UAV test drive: Nissan drove its Leaf offline on UK roads

9 Jun

A 370-kilometer run was one of the stages of the project to study modern technologies of autonomous driving.

Grand Drive is an autonomous test drive that the Japanese brand spent on the roads of England. His goal was to create an autonomous driving algorithm that approximates the usual manner of driving a person. It has become part of the research of the Human Drive consortium, which is supported by the UK government and Nissan Europe. The amount of funding is 13.5 million pounds.

At the same time, the Grand Drive route was forwarded from Cranfield to Sunderland and included the features of the British road network, including complex roundabouts, high-speed country roads without marking, boundary lines and borders. The autonomous driving system was activated on the route when changing lanes, at the junction of roads and, if necessary, to stop and resume movement. Nissan Leaf Acenta Access: 4,000 euros cheaper

The project participants successfully completed two trials: this is not only a 370-kilometer test drive using advanced location technology, but also research on a test track, where autonomous driving algorithms that simulate a person’s driving style were studied using high-performance computers.

In both cases, Nissan Leaf electric cars were used as test cars, which were equipped with a GPS-navigator, radar, lidar and cameras. The obtained data helped the autonomous driving system to control the movement of cars and independently overcome obstacles.

In cars that were tested on closed tracks, they used artificial intelligence developed by a consortium partner – Hitachi Europe Ltd. With this AI, machine learning of systems progressed in real time. Based on the created databases of scenarios and solutions encountered earlier, algorithms will now be built to safely avoid obstacles.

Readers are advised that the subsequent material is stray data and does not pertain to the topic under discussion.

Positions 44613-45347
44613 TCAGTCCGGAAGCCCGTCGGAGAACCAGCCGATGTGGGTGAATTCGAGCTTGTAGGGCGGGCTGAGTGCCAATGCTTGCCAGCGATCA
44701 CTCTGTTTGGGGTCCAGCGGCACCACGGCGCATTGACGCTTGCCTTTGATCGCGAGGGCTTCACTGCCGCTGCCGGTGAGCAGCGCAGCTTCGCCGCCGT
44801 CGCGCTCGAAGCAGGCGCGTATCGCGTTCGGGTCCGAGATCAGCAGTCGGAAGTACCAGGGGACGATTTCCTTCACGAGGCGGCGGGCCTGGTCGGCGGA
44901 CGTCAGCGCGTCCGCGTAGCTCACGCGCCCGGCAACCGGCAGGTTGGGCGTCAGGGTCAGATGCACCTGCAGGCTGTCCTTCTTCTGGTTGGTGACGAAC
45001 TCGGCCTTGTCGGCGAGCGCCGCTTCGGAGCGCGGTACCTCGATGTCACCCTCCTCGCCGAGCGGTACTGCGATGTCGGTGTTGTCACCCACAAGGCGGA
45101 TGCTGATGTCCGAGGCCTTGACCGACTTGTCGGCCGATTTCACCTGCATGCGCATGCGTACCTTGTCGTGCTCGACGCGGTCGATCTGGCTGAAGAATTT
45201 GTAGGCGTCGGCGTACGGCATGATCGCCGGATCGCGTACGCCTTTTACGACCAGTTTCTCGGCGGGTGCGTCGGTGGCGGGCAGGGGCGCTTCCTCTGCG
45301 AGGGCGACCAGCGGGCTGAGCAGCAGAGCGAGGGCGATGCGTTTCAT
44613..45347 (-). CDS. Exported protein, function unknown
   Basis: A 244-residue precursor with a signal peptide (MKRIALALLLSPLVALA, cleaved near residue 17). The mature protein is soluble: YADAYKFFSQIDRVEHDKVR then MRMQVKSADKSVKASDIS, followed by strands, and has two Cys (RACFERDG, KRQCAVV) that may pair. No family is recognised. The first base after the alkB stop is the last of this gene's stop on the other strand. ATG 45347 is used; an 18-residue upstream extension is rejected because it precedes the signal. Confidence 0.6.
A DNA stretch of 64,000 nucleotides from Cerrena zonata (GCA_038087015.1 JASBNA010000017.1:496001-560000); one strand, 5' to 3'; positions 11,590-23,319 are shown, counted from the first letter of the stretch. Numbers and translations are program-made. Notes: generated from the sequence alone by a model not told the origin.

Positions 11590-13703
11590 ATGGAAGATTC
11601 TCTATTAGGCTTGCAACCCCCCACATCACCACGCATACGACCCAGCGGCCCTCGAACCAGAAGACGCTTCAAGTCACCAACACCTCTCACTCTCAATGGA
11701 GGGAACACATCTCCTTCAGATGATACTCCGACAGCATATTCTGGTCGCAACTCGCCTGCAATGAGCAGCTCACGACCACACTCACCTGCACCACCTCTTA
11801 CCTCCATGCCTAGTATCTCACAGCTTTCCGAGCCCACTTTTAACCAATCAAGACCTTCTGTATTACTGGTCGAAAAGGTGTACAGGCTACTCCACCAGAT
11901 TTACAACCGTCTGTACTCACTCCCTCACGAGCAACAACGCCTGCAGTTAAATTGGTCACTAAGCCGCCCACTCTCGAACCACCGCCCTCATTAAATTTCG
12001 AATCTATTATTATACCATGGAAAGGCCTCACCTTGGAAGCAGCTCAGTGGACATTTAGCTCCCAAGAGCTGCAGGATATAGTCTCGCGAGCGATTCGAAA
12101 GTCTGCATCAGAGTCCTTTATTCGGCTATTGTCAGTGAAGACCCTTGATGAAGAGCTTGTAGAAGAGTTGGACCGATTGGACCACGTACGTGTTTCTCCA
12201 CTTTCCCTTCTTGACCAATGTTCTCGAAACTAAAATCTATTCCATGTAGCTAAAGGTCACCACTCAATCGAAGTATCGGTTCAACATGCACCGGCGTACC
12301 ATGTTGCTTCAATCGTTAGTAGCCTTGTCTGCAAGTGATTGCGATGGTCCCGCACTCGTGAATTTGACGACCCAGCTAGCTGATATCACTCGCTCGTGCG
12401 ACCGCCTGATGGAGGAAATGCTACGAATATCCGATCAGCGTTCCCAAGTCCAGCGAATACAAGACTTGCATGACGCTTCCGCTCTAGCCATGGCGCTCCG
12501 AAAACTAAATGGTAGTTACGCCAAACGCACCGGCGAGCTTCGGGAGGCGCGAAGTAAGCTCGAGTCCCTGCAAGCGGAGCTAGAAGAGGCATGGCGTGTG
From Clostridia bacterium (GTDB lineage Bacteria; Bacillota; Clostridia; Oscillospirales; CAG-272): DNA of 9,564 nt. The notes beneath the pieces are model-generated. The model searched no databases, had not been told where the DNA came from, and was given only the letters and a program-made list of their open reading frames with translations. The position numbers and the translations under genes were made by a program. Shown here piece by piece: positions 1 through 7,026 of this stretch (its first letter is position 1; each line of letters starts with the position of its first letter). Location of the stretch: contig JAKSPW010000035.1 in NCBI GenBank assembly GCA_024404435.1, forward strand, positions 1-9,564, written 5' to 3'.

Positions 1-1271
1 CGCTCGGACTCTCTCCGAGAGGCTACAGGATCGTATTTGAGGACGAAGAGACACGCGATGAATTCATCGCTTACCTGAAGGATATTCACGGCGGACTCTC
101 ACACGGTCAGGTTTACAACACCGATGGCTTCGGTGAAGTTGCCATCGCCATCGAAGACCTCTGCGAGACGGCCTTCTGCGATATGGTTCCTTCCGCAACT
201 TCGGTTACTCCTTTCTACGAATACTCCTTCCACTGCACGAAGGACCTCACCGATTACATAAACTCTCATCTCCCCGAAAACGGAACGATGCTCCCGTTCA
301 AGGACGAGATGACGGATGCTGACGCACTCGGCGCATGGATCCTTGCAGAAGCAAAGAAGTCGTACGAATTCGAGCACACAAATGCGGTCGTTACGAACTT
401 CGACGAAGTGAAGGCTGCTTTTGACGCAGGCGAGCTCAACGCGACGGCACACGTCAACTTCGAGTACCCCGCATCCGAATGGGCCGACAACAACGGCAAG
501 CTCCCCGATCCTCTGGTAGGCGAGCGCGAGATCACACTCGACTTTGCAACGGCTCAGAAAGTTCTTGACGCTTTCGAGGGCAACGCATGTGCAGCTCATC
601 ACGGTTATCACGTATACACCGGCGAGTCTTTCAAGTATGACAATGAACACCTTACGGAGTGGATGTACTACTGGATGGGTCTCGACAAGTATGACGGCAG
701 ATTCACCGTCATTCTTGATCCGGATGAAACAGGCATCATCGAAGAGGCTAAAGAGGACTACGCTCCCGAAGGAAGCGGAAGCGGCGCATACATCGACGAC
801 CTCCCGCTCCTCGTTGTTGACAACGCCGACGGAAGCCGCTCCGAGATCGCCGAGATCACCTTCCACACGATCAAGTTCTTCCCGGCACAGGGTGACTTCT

“The safe completion of the longest standalone test drive in the UK is an incredible achievement for Nissan and the HumanDrive consortium, as well as a huge step towards introducing driverless cars on public roads,” said Industry Minister Nadim Zahavi. “This project is a prime example of how the automotive industry, working with the government, can promote technologies that promote mobility, while helping to reduce carbon emissions.”

“The UK is fast becoming a leader in intelligent and automated transport management technologies. This is a huge global sector capable of creating thousands of new jobs, ”said George Freeman, Minister for Transport Technology and Innovation. – Our future for mobility: the city strategy supports transport innovations for cleaner and smarter vehicles. Nissan’s successful project, Human Drive, is a prime example of what the next phase of the UK transport revolution might look like. ”

The company noted that as part of the project, studies aimed at improving the cybersecurity of autonomous cars were carried out, safety procedures were developed for testing autonomous cars and assessing their impact on the entire transport system of the state.

The current Nissan models on the European market – Juke, Leaf, Qashqai and X-Trail – are equipped with the optional ProPilot system (this is one of the technologies of Intelligent Mobility). She offers assistance in driving, accelerating and braking. The function is activated when the car moves on separate lanes of freeways. It is optimized both for working in busy roads and for driving on highways with high speed. It’s more convenient for the eyes: Nissan Ariya crossover will receive a horizontal curved display

The Japanese company added that the ProPilot system frees drivers from some of the most routine tasks, which helps to reduce fatigue and stress levels, and this, in turn, helps to increase safety and control accuracy.

“The Nissan Intelligent Mobility concept aims to develop autonomous driving technologies for all of our vehicles that will be used in any country in the world,” said David Moss, vice president of research and development at Europe. “Now we have every opportunity for the further development of this research project launched in the UK, and we continue to move into the future with more autonomous, electrified and“ connected ”vehicles.”